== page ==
PHILADELPHIA -- The kids were merciless.
"C'mon," they'd scream. "You're the tallest guy out here. We keep throwing you the ball, and you don't do anything. You're awful."
And those were DeAndre Jordan's teammates.
That's the thing about being tall; people assume you are born with the tools of Wilt Chamberlain and the skills of Kareem Abdul-Jabbar. Forget that Jordan felt more like an awkward colt, all elbows and ankles as he tried to adjust to his chronically growth-spurting body.
He was the tallest kid in his class every year. He should be able to play.
"Oh my god, I heard so much trash talk," Jordan said and laughed.
The expectations didn't change much when he got to college, when that body had sprouted to 7 feet and the entire state of Super-Size-Me Texas expected Jordan to deliver great things to Texas A&M. He was OK but not a force, averaging 7.9 points, 6.0 rebounds and 1.3 blocks per game in his first and only season with the Aggies.
Now Jordan is about to pack his size 18 sneakers for the NBA. In a league that loves nothing more than potential and upside, the freakishly athletic Jordan induces salivating. He has hardly grown into his frame, his strength is all concentrated in his lower body with his upper body still like a piece of putty waiting for a weight-room sculptor to mold it.
He can handle the ball fairly well -- at a recent workout he did a series of 100 dribble drills, fumbling only twice -- and is a tremendous rebounder. His weakest link is his offense, but the NBA is littered with guys who couldn't/can't shoot.
On every draft board, he is a lottery pick lock. ESPN.com's Chad Ford rated him the 15th-best player in the draft, concluding that "on talent and physical ability, he's got the makings of a Top 5 pick."
But is the big, awkward kid ready to blossom?
"If someone is looking for instant gratification, he's not the right guy," said former NBA scout Steve Rosenberry, who's been working out Jordan for the past seven weeks in Philadelphia. "But three years from now, I mean who knows? Nobody has a crystal ball, but he could be the third-best player in this draft."
That's nothing shy of astounding to people who remember how Jordan played in the postseason.
And there probably aren't many who do remember him.
In two Big 12 tourney games and two NCAA tournament games, Jordan had seven points and five rebounds. Total.
"He'd make a play, we'd sit on the bench and think, 'There goes a first-rounder,'" Texas A&M coach Mark Turgeon said recently. "Five minutes later, he'd do something else and we'd think, 'He's coming back.'"
Far from home, far from anything he knows, the Houston native -- who has already signed with an agent, thus closing the book on a return to College Station -- has become a hoops rat. He spends upward of four hours a day in the gym at Philadelphia College of Osteopathic Medicine (the same place the 76ers practice) before heading back to his hotel room.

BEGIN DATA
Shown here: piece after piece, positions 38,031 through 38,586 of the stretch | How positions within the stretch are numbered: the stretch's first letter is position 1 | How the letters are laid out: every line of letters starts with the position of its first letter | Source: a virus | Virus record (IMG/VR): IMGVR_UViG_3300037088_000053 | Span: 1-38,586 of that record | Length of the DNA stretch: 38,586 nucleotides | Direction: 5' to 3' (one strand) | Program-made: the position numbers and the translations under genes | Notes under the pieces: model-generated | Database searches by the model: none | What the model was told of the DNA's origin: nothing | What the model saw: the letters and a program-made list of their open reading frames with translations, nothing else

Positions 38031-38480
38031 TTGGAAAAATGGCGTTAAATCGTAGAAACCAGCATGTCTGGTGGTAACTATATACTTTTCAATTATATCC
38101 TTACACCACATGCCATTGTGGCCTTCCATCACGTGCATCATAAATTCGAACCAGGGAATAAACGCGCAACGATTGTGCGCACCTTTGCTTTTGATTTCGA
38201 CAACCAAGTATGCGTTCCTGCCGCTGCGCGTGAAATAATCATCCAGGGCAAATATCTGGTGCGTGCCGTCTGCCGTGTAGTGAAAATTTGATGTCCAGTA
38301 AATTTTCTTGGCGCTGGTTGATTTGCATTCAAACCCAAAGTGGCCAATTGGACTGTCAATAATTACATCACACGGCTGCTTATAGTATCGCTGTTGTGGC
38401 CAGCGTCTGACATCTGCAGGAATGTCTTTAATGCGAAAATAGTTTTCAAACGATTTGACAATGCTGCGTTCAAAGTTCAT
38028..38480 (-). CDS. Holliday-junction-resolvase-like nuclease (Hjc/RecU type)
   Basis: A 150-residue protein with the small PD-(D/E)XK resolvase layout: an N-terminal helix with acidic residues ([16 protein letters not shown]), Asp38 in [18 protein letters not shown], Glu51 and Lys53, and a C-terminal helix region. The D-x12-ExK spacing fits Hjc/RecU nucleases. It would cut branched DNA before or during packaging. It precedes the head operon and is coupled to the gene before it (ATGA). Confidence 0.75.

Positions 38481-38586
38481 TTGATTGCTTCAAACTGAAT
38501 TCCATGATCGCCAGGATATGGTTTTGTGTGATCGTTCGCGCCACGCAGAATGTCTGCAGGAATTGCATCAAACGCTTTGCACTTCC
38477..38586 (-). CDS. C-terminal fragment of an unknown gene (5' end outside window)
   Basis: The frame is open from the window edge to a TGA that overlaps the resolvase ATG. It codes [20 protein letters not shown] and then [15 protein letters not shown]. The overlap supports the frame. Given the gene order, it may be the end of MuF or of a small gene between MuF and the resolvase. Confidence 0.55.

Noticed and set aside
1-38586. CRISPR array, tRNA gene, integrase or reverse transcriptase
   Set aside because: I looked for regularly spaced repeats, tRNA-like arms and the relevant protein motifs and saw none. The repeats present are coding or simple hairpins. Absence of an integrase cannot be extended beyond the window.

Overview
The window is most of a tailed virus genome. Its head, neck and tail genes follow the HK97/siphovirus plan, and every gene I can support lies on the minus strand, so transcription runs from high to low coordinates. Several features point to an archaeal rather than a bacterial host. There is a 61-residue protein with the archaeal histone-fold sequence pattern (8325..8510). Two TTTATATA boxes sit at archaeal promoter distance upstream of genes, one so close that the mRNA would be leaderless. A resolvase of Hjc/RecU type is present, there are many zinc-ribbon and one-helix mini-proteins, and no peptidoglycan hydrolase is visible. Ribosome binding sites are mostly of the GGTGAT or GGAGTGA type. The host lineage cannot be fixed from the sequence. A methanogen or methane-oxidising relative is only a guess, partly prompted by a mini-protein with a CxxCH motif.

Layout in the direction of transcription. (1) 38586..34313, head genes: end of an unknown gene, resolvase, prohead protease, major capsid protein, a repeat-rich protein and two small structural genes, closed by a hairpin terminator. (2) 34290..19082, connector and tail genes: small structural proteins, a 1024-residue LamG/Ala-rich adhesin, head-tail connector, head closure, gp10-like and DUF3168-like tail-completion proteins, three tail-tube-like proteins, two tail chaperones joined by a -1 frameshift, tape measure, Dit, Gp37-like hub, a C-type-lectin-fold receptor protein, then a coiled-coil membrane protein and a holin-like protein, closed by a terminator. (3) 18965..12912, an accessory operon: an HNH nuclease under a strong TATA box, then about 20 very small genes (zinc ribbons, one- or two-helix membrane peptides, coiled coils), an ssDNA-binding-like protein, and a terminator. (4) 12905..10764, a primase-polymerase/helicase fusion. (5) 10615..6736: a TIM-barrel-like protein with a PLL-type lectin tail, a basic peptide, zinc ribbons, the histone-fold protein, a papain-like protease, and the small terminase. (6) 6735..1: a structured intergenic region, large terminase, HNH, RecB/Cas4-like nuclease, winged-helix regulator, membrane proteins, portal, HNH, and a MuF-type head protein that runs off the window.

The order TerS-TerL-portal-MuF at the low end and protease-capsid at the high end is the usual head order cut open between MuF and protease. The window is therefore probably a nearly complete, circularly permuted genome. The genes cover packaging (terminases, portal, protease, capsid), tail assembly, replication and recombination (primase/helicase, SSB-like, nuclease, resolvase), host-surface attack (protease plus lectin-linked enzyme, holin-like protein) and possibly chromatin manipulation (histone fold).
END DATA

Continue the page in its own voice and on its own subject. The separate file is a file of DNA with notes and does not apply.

Kansas State's Michael Beasley was here for a while but he left a few weeks ago, so Jordan's free time is pretty routine.
"What do I do when I'm done? Sleep," he said.
Most people would agree this change of scenery is exactly what Jordan needed. Blessed with ungodly physical talents -- he's a YouTube dunk favorite -- Jordan needed to reawaken his passion for the game.
College sort of sucked it out of him.
I was inconsistent because I'd get down on myself. I think if I went back to college, people would see a different player.
Like a lot of freshmen, Jordan struggled with the weight of expectations compared to the reality of results. In the hypercompetitive Big 12, he had great games (14 points and 9 rebounds versus lowly Colorado), average games (8 and 6 versus Iowa State) and awful games (2 and 3 versus Oklahoma State). And he rode the roller coaster of emotion with every one.
Before the season started, a frustrated Turgeon said "he's 18 going on 12" of Jordan's emotions. Jordan admits his tattered self-esteem would take a bath every time Turgeon yelled at him.
"I talked to him about getting too high and too low, but that's tough for me at my age and that young man had extraordinary pressure on him," Turgeon said. "Sometimes he'd get low, and it would carry over to practice. It was an ongoing thing. We talked all the time."
There's no room for mood swings in an 82-game NBA season. Coaches don't have the time or the interest in coddling players or offering buck-up speeches. Don't produce and want to pout? The guy one seat over will gladly take your job.
Consequently Rosenberry has spent as much time on Jordan's mental toughness as his physical skills. He admits he "loves the kid" and delighted at a recent prank Jordan pulled. But he hasn't been afraid to give him a good verbal lashing.
On Friday, Jordan had two awful practices, Rosenberry said. Jordan wasn't hitting his shots, so he decided everything he had done had been wasted.
Rosenberry not so gently explained to him that wasn't the case.
"When guys are young, everything is predicated on how many shots they make," Rosenberry said. "That's not who he is. His shot will get better with repetition and I told him, 'Everybody has days when you don't make shots.' I give him a lot of credit. He came back Saturday [in a private workout with 19 teams], and his workout was off the charts. He's come a long way."
If a sign of maturity is recognizing where you messed up and admitting it, Jordan is on his way. He knows now that his emotional and mental makeup interfered with his physical progress at A&M, knows he has no one to blame but himself.
"You have to keep a level head, stay on the path, and I didn't do that," Jordan said. "I was inconsistent because I'd get down on myself. I think if I went back to college, people would see a different player."
Maybe even a kid who plays as big as he stands.
Dana O'Neil covers college basketball for ESPN.com and can be reached at firstname.lastname@example.org.